Aboul Gheit pointed out that addressing the humanitarian catastrophe caused by Israeli aggression could not be achieved in isolation from a settlement aiming at the emergence of a Palestinian state in the West Bank and Gaza.

He emphasized that the Palestinians were capable of governing themselves.

Aboul Gheit added that the continuation of the occupation was no longer possible and that the two-state solution remained the only formula capable of achieving security, peace, and stability between Palestinians and Israelis in the region and the world.


Israel says it’s still reviewing access to Al Aqsa mosque during Ramadan

Israel says it’s still reviewing access to Al Aqsa mosque during Ramadan
Updated 29 February 2024
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Israel says it’s still reviewing access to Al Aqsa mosque during Ramadan

Israel says it’s still reviewing access to Al Aqsa mosque during Ramadan
  • Al Aqsa, Israel’s third-holiest shrine, is a focus of Palestinian statehood hopes
  • Israeli controls on access have often stoked political friction, especially during Ramadan

JERUSALEM: Israel is reviewing possible curbs on access to Al Aqsa mosque in Jerusalem over the upcoming Ramadan fasting month, a government spokesperson said after media reports that the far-right minister for police might be overruled on the issue.
Al Aqsa, Israel’s third-holiest shrine, is a focus of Palestinian statehood hopes. The site is also revered by Jews as vestige of their two ancient temples. Israeli controls on access have often stoked political friction, especially during Ramadan.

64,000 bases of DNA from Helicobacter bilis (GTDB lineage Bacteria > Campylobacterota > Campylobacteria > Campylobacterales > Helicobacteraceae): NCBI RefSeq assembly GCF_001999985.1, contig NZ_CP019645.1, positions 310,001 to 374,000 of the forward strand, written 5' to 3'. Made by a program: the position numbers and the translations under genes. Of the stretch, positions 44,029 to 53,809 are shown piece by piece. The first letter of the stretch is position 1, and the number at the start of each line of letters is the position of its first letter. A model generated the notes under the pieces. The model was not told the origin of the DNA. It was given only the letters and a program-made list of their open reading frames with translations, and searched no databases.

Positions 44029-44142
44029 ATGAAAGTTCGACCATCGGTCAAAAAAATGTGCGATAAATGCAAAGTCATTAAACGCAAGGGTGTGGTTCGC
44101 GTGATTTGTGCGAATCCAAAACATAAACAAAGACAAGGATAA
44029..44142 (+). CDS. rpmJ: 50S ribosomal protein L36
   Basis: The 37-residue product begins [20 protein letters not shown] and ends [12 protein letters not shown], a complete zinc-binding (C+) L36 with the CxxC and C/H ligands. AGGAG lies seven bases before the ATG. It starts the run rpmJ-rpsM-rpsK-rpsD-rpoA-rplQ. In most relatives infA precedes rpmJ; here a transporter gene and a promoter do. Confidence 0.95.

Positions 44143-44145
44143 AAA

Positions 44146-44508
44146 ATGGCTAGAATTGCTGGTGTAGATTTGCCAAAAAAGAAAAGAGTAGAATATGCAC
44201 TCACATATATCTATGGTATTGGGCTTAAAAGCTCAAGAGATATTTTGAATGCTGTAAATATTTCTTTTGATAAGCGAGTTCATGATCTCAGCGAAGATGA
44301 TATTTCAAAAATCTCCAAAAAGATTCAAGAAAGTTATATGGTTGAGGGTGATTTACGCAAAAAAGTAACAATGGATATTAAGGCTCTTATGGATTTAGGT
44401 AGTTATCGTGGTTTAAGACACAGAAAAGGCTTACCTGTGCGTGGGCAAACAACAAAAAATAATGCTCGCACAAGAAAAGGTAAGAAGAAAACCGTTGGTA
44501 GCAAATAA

National Security Minister Itamar Ben-Gvir said last week there would be a quota for members of Israel’s 18 percent Muslim minority who wish to take part in peace prayers at Al Aqsa.
That would compound the clampdown Israel has already placed on Palestinians since the Hamas’ cross-border rampage from the Gaza Strip on Oct. 7, codenamed “Al Aqsa Flood,” which triggered the ongoing Gaza war.
But Israel’s top-rated Channel 12 TV reported on Wednesday that Prime Minister Benjamin Netanyahu would overrule Ben-Gvir.
“The specific issue of prayer on the Temple Mount, in Al Aqsa, is currently still under discussion by the cabinet,” government spokesperson Avi Hyman said in a briefing on Thursday.
He added that a final decision would take security and public health, as well as the freedom of worship, into account.
A Ben-Gvir spokesperson did not respond to a request for comment. On Wednesday, Ben-Gvir posted on X that any attempt to override his authority would amount to a “capitulation to terror,” and urged Netanyahu to deny the Channel 12 report.